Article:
The Significance of Reynolds Number in the Aerodynamic Performance of Aerofoils
Key Takeaways

In aerodynamic systems, the values of the Reynolds number and Mach number give insight into the flow type.

The ratio of pressure forces to the viscous shear acting on the aerodynamic body can be described as the Reynolds number.

The critical Reynolds is the Reynolds number at which laminar flow becomes turbulent.
The laminar flow transitions to turbulent flow with an increase in fluid flow velocity
In fluid dynamics, the Reynolds number is used to give a sense of the relationship between the viscous forces and the internal forces acting in a fluid. Reynolds number gives insight into the type of fluid flow.
The fluid flow regimes – laminar and turbulent flows – are of great importance in aerodynamics. For example, in an airplane, the friction drag on the aircraft increases as the fluid flow becomes turbulent. This is an example of the relevance of the Reynolds number in aerodynamics.
Dimensionless Analysis in Aerodynamics
Identifying the nature of fluid flow is important in the design of aerodynamic systems. The nature of the fluid flow can be identified using dimensional analysis and dimensionless analysis. Dimensionless analysis determines the nature of fluid flow and deals with two main parameters:
 Reynolds number
 Mach number
The values of the Reynolds number and Mach number give insight into the flow type.
The Significance of Reynolds Number in Aerodynamics
The ratio of pressure forces to the viscous shear acting on the aerodynamic body can be described as the Reynolds number.
Reynolds number is the measure of the importance of pressure forces relative to shear forces. The comparison between pressure forces and shear forces given by the Reynolds number indicates the decrease in viscous forces for a large value of the Reynolds number.
The Reynolds numbers of common aerodynamic bodies, both living and nonliving, are given in the table below.
The value of the Reynolds number is large; this way, the flow can be regarded as inviscid. Otherwise, the viscous forces are not that significant in the abovelisted air bodies. The only case where the viscous shear becomes significant is the areas near solid surfaces, called boundary layers. At boundary layers, the viscous shear forces are strong and form the wake trailing downstream.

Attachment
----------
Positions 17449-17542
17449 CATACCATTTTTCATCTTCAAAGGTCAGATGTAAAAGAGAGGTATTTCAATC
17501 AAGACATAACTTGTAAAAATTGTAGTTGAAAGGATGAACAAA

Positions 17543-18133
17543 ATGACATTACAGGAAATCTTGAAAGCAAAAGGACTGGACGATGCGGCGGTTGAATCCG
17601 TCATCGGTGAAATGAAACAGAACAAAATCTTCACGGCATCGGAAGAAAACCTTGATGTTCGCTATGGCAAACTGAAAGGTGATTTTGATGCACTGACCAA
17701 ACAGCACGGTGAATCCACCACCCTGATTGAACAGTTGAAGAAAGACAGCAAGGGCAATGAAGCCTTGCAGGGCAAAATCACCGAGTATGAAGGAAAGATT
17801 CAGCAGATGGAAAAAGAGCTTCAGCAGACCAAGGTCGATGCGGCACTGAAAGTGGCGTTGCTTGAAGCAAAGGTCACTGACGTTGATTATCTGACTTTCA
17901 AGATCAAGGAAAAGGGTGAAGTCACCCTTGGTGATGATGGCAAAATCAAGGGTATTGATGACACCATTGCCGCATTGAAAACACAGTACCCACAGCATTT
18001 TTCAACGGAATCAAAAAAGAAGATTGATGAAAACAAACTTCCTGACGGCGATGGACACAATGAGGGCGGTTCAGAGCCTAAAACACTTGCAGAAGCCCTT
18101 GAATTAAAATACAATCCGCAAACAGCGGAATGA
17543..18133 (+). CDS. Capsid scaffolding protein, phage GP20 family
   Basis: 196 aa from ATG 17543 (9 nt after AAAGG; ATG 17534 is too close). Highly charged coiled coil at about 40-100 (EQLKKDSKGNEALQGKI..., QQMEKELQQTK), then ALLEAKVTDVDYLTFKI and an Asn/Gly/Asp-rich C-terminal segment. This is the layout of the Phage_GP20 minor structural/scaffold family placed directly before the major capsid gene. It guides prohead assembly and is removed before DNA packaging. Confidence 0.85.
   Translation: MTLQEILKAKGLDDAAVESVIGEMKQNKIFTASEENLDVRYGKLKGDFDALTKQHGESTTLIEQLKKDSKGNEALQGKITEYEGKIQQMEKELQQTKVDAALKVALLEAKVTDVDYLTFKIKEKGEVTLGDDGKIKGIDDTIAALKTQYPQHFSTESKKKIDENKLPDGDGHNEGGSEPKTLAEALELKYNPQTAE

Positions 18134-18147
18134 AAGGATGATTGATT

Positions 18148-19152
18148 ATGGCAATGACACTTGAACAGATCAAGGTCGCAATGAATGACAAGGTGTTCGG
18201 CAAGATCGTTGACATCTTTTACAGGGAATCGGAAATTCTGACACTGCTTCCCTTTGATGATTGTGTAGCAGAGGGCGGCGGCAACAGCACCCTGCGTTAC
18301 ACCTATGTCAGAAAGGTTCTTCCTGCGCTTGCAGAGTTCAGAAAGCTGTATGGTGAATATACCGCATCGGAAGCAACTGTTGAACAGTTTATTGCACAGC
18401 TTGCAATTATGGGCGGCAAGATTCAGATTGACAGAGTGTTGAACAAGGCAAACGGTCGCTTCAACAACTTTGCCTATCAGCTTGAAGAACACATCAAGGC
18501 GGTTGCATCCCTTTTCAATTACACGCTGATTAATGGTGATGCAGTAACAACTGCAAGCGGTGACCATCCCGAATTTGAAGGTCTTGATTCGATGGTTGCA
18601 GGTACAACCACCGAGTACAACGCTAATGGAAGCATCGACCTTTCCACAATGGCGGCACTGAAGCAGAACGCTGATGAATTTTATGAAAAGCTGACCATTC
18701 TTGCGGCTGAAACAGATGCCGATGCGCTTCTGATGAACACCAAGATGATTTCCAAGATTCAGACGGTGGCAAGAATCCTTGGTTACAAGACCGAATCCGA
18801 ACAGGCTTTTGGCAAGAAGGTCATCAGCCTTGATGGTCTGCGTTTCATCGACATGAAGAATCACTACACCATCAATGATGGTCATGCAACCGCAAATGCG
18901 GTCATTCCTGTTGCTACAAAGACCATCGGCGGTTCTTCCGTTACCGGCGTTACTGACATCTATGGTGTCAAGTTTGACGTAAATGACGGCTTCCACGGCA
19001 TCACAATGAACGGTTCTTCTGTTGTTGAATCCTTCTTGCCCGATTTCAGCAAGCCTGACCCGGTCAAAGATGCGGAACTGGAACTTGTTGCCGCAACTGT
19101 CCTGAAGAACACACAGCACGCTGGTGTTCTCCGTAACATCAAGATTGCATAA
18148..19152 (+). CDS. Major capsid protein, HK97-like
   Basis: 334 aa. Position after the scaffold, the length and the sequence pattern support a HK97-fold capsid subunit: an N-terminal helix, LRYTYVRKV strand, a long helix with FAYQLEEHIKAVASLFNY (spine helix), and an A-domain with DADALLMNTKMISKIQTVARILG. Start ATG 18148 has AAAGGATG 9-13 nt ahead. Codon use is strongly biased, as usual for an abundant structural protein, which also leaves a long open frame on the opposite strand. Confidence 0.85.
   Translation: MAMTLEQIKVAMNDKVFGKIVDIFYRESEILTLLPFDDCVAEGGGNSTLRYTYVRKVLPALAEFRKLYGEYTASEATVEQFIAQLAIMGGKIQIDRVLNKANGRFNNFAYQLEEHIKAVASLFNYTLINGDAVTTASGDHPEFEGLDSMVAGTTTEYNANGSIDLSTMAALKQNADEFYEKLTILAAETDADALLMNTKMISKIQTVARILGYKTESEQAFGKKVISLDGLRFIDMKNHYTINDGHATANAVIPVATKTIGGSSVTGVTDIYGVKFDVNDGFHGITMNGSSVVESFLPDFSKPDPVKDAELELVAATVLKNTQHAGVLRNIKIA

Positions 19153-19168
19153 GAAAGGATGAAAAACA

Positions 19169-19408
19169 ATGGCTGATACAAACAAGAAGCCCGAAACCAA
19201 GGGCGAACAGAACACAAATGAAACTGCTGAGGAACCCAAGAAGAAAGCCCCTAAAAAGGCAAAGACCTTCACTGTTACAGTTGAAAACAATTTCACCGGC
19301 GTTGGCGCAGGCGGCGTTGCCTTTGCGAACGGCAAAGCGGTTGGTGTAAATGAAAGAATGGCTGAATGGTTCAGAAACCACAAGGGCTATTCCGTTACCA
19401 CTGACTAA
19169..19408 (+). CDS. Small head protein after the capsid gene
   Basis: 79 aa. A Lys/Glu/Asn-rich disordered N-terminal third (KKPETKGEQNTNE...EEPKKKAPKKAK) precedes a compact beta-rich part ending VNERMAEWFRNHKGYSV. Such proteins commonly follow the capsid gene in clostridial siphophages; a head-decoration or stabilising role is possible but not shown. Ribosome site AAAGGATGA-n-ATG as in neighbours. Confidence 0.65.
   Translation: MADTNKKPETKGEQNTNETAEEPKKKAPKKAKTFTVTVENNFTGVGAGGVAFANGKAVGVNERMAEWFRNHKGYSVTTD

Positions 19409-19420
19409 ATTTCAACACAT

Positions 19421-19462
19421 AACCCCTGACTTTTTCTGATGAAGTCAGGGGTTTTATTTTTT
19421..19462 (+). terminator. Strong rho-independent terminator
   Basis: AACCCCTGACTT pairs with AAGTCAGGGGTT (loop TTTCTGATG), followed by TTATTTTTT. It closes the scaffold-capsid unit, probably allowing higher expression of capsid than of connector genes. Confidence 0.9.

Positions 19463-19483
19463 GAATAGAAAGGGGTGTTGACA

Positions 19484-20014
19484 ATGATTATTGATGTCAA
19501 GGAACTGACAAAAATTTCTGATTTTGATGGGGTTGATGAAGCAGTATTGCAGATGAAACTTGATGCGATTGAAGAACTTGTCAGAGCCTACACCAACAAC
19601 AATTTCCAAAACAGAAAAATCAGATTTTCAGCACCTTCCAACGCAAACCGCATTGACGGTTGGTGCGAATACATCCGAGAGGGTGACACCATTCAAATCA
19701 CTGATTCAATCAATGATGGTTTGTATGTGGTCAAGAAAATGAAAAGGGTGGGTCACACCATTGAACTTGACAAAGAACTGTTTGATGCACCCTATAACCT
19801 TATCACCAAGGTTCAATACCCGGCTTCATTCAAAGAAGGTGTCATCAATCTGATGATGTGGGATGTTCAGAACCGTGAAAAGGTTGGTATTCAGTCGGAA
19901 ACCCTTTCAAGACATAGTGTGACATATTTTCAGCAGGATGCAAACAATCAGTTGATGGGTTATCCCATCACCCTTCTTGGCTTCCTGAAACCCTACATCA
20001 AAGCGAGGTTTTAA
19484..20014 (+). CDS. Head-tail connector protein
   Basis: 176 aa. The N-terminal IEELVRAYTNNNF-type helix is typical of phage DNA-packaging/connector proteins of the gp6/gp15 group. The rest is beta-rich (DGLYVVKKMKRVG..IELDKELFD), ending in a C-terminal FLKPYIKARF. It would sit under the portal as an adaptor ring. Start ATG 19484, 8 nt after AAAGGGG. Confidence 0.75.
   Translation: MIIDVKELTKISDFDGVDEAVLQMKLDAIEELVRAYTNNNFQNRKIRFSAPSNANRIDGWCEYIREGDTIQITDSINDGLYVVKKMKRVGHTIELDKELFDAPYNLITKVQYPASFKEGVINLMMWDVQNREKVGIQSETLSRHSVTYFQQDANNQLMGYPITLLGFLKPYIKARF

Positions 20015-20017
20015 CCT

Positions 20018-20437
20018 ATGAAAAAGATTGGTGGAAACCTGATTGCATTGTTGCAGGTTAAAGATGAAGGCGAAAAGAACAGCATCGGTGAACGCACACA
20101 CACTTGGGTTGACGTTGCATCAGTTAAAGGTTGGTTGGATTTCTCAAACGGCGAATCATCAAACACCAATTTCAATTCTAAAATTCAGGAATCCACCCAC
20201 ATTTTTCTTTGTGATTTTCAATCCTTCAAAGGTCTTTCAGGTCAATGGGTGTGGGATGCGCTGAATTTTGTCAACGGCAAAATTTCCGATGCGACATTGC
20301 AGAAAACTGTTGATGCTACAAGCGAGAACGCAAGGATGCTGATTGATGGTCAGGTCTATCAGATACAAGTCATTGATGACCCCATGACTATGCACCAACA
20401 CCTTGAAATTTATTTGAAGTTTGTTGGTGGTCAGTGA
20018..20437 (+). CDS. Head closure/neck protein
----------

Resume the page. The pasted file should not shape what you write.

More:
Reynolds Number and Fluid Flow Type
Reynolds number reveals the effect of fluid viscosity in controlling the flow pattern or velocity of the fluid. Mathematically, the Reynolds number can be given by the following equation, taking into account the flow parameters and fluid properties:
Note that p is the density of the fluid, v is the velocity of the fluid, l is the characteristic length of the fluid flow, u is the dynamic viscosity of the fluid, and v is the kinematic viscosity of the fluid.
Generally, the Reynolds number describes the degree of laminar or turbulent fluid flow. The value of the Reynolds number determines whether the flow is laminar or turbulent. When the Reynolds number is between 2300 and 4000, the fluid flow is assumed to be transient. As the Reynolds number increases above 4000, the fluid flow becomes turbulent. Reynolds numbers with a value of less than 2300 indicate a laminar flow of the fluid.
Critical Reynolds Number
As we have seen the correlation of laminar and turbulent flow with Reynolds number, it is clear that the transition from laminar to turbulent flow brings variations in drag, pressure, and aerodynamic characteristics of an object in the air. The flow transition is influenced by surface geometry, and all these can be characterized using a single dimensionless parameter called the critical Reynolds number.
The critical Reynolds number corresponds to the transition between the laminar and turbulent flow. It is the Reynolds number at which laminar flow becomes turbulent. For example, consider the laminar flow over a smooth flat plate. The transition from laminar to turbulent starts at a Reynolds number of 1×10^{5}. However, the full transition to turbulent flow is reached at even higher values. The critical Reynolds number for flows over smooth flat plates is 5×10^{5}.
The critical Reynolds number for flows above flat plates is dependent on turbulence level, surface roughness, pressure variations along the surface, etc. The value of the critical Reynolds number decreases as the thickness of the body varies from flat plate to blunt body.
Aerofoils and Reynolds Number
In aerodynamics, the study of aerofoils is highly significant. Analyzing the aerofoil for decreasing Reynolds number, an increase in drag and a decrease in lift can be observed. This analysis can help identify how strong the influence of the Reynolds number on the aerodynamic performance of the aerofoil is. The effects of various projecting tabs (for example, gurney flaps) on the aerofoil can be predetermined from aerofoil modeling and performance analysis for varying Reynolds numbers.
Aerofoils are used in applications involving wind turbines, aircraft, propellers, and fans. The aerodynamic performance of aerofoils in all these applications is associated with the laminarturbulent transition. An aerofoil profile tailored to meet its application improves the aerodynamic performance of the air body. Evaluating critical Reynolds numbers in the aerodynamic performance of aerofoils aids in ensuring the aerofoil design matches the requirements of the application.
Cadence can help you model the aerofoils in aircraft such that their aerodynamic performance is enhanced through design revisions. Cadence CFD tools can be utilized to design aerodynamic systems to improve the performance of aircraft, space vehicles, turbines, and propellers.
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